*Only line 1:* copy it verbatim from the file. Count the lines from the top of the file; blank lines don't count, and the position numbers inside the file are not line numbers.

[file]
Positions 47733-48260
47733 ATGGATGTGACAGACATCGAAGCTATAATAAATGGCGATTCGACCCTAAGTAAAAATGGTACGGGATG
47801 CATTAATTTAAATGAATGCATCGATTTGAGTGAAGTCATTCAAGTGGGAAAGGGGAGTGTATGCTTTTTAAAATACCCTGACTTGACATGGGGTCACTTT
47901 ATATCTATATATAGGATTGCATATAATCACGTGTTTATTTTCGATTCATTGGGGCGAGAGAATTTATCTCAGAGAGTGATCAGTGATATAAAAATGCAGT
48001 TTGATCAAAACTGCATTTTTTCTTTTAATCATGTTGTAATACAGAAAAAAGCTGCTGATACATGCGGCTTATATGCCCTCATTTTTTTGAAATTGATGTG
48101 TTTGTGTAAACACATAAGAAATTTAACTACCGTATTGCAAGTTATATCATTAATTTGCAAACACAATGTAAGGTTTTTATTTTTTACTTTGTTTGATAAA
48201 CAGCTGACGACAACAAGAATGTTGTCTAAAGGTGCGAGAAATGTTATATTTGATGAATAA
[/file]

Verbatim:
Positions 47733-48260